Supreme Court upholds Insolvency and Bankruptcy Code
Insolvency and Bankruptcy Code 2016 (IBC), Law that takes over businesses and assets from defaulters and empowers lenders to change the management, upheld by Supreme Court on Friday 25 January 2019, is an exciting victory for credit markets and entrepreneurship, when a Bench of Justices Rohinton Nariman and Navin Sinha, stated, “The defaulter’s paradise is lost. In its place, the economy’s rightful position has been regained,” and observed, “We are happy to note that in the working of the Code, the flow of financial resource to the commercial sector has increased exponentially as a result of financial debts being repaid”.
This constitutes a clear signal of its backing for the IBC which, despite all the challenges that it has faced, has been successful in sending a message to recalcitrant defaulters that there can be no more business-as-usual when they default.
Supreme Court judgement upholding constitutional validity of IBC in its “entirety” is a strong signal to borrowers and banks, even as it brings a sense of relief to the Centre, which has been watching one of its better economic initiatives being stifled by vested interests. This would have a major impact on the country’s economic landscape as it eases the implementation of the Code in knotty cases.
- IBC adopts a two-pronged approach.
- It provides a time-bound resolution mechanism, aimed at protecting maximum value of assets of corporate debtor, and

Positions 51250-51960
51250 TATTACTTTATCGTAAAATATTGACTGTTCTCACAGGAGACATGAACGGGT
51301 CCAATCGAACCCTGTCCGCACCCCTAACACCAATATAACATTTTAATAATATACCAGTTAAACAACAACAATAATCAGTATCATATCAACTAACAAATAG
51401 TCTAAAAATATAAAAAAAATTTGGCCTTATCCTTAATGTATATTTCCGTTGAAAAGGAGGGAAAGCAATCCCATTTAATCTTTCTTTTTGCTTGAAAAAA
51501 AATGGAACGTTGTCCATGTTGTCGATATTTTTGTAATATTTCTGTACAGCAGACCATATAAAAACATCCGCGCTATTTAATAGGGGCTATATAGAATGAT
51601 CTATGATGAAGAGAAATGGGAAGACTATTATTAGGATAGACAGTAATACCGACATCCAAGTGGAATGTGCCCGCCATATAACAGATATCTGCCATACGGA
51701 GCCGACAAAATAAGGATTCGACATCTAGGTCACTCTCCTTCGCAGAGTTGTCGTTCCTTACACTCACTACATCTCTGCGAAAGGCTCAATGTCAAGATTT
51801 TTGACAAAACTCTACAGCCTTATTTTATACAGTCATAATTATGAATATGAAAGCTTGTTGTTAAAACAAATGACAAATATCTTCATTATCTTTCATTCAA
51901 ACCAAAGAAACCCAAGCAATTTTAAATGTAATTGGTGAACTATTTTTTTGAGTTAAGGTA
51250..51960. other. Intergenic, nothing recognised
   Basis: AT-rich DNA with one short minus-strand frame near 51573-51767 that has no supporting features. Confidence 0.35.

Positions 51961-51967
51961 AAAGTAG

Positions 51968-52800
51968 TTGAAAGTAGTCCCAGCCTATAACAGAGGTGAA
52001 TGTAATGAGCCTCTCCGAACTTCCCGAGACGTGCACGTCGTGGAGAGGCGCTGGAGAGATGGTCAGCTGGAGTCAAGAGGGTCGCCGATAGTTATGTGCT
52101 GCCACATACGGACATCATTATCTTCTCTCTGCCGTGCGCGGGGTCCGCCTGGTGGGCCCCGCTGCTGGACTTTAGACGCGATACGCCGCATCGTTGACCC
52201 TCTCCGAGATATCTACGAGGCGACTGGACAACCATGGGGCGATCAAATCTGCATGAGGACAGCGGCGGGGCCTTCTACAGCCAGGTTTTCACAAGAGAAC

- It also, promotes entrepreneurship and credit markets.
- Supreme Court noted that working of the Code is being monitored by the Centre through expert committees.
- Code is constantly evolving, bettering itself.
- Judgement stated that 3300 cases have been disposed of by the adjudicating authority based on out-of-court settlements between corporate debtors and creditors which themselves involved claims amounting to over ₹120390 crore.
- Liquidation value of 63 of 80 cases resolved through acceptance of resolution plans was ₹29788.07 crore, whereas, amount realised from resolution process was ₹60000 crore, that is, 202% higher than liquidation value.
- IBC has witnessed an improvement in total flow of resources to commercial sector, both bank and non-bank, and domestic and foreign (relatable to the non-food sector), has gone up from a total of ₹14530.47 crore in 2016-2017 to ₹18,469.25 crore in 2017- 2018 to ₹18798.20 crore in the first six months of 2018-2019.
- “These figures show that the experiment conducted in enacting the Code is proving to be largely successful,” Justice Nariman wrote.
- Relaxations given to micro, small and medium enterprises (MSME) under Section 29A of the Code were upheld by the Court, stating that:
- MSME form the “bedrock of our economy” and stringent restrictions through the IBC would adversely affect them, it is a proof that the legislature is alive to the anomalies within the Code and is taking steps to rectify them
- Instead of resolving crisis, it would lead to untimely liquidation of MSMEs.
- Arguments that the IBC discriminates between financial creditors and operational creditors were dismissed by the Court, saying, “financial debts infuses capital into the economy inasmuch as banks and financial institutions are able, with the money that has been paid back, to further lend such money to other entrepreneurs for their businesses. This rationale creates an intelligible differentia between financial debts and operational debts”.
- “So long as there is some legitimate interest sought to be protected, having relation to the object sought to be achieved by the statute in question, Article 14 does not get infracted,” the court observed.
Repayment of financial debt by borrowers infuses capital into the economy as lenders can on-lend the money that has been repaid to other entrepreneurs, thus aiding economic activity, the judges observed.